Synopsis: Uncertain sources

New data from the PAMELA satellite on the abundance of antiprotons in cosmic rays still leave the door open for dark matter theories, as well as other explanations.
Synopsis figure

When the satellite-borne instrument PAMELA observed an unexpectedly large flux of positrons in cosmic rays beyond the earth’s atmosphere, the results created a ripple in the particle physics and astrophysics communities [1]. Spurring the interest was the possibility that the extra positrons were formed in the annihilation of dark matter particles (although other, astrophysical explanations were also offered). A challenge to this interpretation came from a concurrent report by the PAMELA collaboration: the ratio of antiprotons to protons, which most dark matter theories would have predicted to also be in excess, did not exceed what was expected from secondary production (the interaction of cosmic-ray protons with hydrogen and helium nuclei in the interstellar medium) [2]. Thus a challenge was presented: to explain the positron excess without predicting too many antiprotons [3,4].

Now, in a new paper appearing in Physical Review Letters, the PAMELA Collaboration reports additional data on the antiproton abundance in cosmic rays. The data extend to higher and lower energies than the collaboration’s first report, and include data on the absolute size of the antiproton flux, not just the ratio of antiprotons to protons.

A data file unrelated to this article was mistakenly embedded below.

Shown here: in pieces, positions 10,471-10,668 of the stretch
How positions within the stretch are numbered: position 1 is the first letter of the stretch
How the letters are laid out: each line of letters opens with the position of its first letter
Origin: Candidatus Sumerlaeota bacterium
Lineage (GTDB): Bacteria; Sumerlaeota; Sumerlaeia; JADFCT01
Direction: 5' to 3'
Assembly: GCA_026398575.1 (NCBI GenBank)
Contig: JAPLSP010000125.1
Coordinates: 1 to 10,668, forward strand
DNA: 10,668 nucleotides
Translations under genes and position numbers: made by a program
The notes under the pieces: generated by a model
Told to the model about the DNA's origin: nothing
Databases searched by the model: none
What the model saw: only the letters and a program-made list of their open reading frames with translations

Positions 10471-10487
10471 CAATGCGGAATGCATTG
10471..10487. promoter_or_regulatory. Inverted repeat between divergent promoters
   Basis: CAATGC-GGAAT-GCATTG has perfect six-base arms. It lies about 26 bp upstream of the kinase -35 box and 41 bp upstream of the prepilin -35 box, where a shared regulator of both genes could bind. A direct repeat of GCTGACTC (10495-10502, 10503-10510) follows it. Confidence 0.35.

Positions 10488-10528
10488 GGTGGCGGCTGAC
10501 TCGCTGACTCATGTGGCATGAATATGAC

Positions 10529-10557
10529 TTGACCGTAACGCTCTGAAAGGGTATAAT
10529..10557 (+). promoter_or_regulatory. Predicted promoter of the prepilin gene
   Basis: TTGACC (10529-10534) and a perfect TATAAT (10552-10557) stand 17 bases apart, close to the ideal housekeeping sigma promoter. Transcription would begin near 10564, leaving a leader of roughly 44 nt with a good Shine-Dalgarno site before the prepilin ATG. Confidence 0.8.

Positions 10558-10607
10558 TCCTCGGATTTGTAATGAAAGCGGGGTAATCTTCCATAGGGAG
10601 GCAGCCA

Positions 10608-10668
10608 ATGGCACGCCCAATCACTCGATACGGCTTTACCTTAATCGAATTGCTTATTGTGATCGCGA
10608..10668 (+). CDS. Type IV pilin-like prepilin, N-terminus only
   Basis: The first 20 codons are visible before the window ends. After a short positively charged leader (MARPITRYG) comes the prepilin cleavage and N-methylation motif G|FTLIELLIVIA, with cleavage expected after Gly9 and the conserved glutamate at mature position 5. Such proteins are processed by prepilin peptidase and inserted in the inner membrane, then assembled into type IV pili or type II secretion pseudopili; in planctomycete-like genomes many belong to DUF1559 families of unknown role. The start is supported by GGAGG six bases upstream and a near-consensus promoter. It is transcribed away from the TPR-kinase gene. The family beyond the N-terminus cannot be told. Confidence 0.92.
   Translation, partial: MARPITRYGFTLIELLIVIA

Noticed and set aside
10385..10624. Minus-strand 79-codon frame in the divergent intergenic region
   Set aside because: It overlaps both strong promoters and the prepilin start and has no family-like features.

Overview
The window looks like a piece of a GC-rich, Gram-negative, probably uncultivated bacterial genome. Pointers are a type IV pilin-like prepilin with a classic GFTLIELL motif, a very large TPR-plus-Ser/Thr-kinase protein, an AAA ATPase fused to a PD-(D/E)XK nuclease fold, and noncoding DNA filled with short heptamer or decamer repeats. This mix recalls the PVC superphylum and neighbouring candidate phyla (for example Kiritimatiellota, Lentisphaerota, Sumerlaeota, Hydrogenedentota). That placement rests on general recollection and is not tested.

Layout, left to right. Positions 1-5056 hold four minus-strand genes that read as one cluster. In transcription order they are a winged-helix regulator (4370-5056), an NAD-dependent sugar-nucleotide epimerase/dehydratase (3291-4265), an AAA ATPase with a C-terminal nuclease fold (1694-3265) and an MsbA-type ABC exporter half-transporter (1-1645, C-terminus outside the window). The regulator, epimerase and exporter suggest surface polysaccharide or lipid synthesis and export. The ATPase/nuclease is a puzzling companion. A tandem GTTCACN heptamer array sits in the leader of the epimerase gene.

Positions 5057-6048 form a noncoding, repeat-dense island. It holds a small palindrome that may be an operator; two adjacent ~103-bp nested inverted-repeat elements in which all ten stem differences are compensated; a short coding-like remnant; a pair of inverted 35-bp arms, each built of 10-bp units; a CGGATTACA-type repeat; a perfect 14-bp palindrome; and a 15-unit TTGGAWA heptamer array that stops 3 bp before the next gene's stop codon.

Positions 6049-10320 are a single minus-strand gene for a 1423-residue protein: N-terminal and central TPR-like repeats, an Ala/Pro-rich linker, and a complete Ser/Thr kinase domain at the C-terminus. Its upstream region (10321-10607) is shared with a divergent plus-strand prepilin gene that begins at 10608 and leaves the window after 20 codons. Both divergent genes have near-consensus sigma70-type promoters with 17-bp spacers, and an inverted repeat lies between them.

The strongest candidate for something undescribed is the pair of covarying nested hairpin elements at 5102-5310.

The results are still consistent with the view that all of the antiprotons come from secondary production. However, the secondary production calculations are sufficiently uncertain that theories of the positron excess that also imply an antiproton excess—including one involving dark matter [5] and one involving supernova remnants [6]—are also consistent with the data. Both more data and more precise theories of secondary production will be very welcome to help resolve this puzzle. – Stanley Brown

[1] O. Adriani et al. (PAMELA Collaboration), Nature 458, 607 (2009)

[2] O. Adriani et al. (PAMELA Collaboration), Phys. Rev. Lett. 102, 051101 (2009); see also Physics 2, 10 (2009)

[3] M. Cirelli, M. Kadastik, M. Raidal, and A. Strumia, Nucl. Phys. B 813, 1 (2009).

[4] F. Donato et al., Phys. Rev. Lett. 102, 071301 (2009); see also

[5] G. Kane, R. Lu, and S. Watson, Phys. Lett. B 681, 151 (2009).

[6] P. Blasi, Phys. Rev. Lett. 103, 051104 (2009); P. Blasi and P. D. Serpico, Phys. Rev. Lett. 103, 081103 (2009).

Note added (15 September 2010): A new reference [3] has been included, which also discusses the implications of the antiproton data for models which seek to explain the positron data.

Note added (10 March 2011): Reference 1 has been corrected.


More Features »


More Announcements »

Subject Areas

Particles and FieldsAstrophysicsCosmology

Previous Synopsis


Cosmic question

Read More »

Next Synopsis


Proactive metamaterials

Read More »

Related Articles

Viewpoint: Spinning Black Holes May Grow Hair

Viewpoint: Spinning Black Holes May Grow Hair

A spinning black hole may lose up to 9% of its mass by spontaneously growing “hair” in the form of excitations of a hypothetical particle field with a tiny mass. Read More »

Synopsis: Proton Loses Weight
Particles and Fields

Synopsis: Proton Loses Weight

The most precise measurement to date of the proton mass finds a value that is 3 standard deviations lower than previous estimates. Read More »

Synopsis: A Reionization Filter for the Cosmic Microwave Background

Synopsis: A Reionization Filter for the Cosmic Microwave Background

A new method of analyzing cosmic microwave background data could isolate signatures from the so-called reionization period that occurred a few hundred million years after the big bang. Read More »

More Articles